EPL 2015: Mujila, Busetto, Rossouw know fate march 19

Mujila

Mujila

On Saturday, March 19, 2016, at Intercontinental Hotel, Victoria Island, Lagos, the winner of the 2015 Etisalat Prize for Literature (EPL) will be announced at a grand ceremony. The month-long tension and anxiety that have characterised the pitch for the 2015 edition will reach its climax, with one of the three shortlisted debut fiction writers of African origin, who are neck-to-neck in the epic final battle, named winner. Who will that new crowned force of African literature be?

Without any doubt, the yearly Prize has assumed the flagship status among other literary initiatives in its competitive set. It also incorporates the Flash Fiction category as a strategic measure to celebrate unpublished writers across the continent and challenge budding writers to create compelling stories. The Prize was launched in 2013 as a platform to promote creativity and talent development in Africa.

In its few years, it has significantly contributed to the growth of African literature as well as giving the continent a louder global voice. This is evident in the number and quality of participation and the window of opportunity it has afforded some of the past winners. For example, winner of the 2013 edition, NoViolet Bulawayo of Zimbabwe and her winning book, We Need New Names, has gone on to win more accolades including the prestigious Hemingway Foundation/PEN Award and Stegner Fellowship at Stanford University.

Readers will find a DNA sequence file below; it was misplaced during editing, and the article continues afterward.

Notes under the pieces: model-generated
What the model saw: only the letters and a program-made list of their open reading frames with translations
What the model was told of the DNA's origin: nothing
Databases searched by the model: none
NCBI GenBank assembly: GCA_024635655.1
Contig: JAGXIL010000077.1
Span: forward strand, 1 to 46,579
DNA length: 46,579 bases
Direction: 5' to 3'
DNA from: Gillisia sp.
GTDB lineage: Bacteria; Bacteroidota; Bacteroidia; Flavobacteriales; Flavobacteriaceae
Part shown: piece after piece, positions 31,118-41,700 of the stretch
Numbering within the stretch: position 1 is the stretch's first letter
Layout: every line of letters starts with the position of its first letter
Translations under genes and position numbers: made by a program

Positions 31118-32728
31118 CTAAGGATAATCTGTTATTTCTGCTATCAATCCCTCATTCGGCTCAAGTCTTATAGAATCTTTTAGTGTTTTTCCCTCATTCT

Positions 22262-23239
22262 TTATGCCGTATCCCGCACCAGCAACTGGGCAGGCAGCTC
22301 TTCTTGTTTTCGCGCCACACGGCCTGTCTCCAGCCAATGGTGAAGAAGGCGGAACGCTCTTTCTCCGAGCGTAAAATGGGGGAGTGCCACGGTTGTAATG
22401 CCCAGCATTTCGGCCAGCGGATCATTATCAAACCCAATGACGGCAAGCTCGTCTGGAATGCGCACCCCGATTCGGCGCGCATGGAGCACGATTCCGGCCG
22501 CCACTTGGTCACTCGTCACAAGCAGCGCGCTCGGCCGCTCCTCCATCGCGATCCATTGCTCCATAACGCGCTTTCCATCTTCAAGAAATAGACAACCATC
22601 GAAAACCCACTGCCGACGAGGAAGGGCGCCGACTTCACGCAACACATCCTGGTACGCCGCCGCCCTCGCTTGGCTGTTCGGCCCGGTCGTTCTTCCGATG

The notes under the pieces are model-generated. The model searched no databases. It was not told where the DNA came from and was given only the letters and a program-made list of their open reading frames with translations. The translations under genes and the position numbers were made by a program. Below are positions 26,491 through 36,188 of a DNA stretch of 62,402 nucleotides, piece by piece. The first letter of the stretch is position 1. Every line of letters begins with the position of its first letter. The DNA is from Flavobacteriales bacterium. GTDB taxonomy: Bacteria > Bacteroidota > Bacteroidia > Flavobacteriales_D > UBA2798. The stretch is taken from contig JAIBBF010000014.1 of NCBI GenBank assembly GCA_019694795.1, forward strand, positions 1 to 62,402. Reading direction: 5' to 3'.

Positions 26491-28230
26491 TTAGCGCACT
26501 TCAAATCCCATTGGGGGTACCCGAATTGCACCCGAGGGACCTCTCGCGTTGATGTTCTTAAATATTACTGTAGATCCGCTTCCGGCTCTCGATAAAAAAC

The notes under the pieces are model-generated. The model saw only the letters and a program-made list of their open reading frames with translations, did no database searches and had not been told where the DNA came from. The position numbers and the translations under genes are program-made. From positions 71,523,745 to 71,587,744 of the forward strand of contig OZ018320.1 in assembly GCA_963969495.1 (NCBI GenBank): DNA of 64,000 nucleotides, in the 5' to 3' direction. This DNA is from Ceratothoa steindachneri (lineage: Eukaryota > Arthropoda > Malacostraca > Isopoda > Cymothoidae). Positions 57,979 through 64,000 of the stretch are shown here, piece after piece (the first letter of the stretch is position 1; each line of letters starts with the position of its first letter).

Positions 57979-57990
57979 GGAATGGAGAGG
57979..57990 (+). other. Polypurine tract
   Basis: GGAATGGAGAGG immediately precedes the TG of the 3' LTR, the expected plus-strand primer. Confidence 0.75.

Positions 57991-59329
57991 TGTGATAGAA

In 2014, Songeziwe Mahlangu of South Africa emerged winner with his novel, Penumbra, ahead of his contemporaries, Nigerian Chinelo Okparanta, author of Happiness, Like Water and South African, Nadia Davids, author of An Imperfect Blessing. Neema Komba of Tanzania was also announced winner in the Flash Fiction category of the Etisalat Prize for same year. She won a cash prize of £1,000 for her entry Setting Babu on Fire. The runners up, Chinua Ezenwa-Ohaeto, writer of the short story, I Saved my Marriage and Irabor Justin Ikhide, writer of the short story, These Words I Do Not Speak, were presented with a cash prize of £500 each.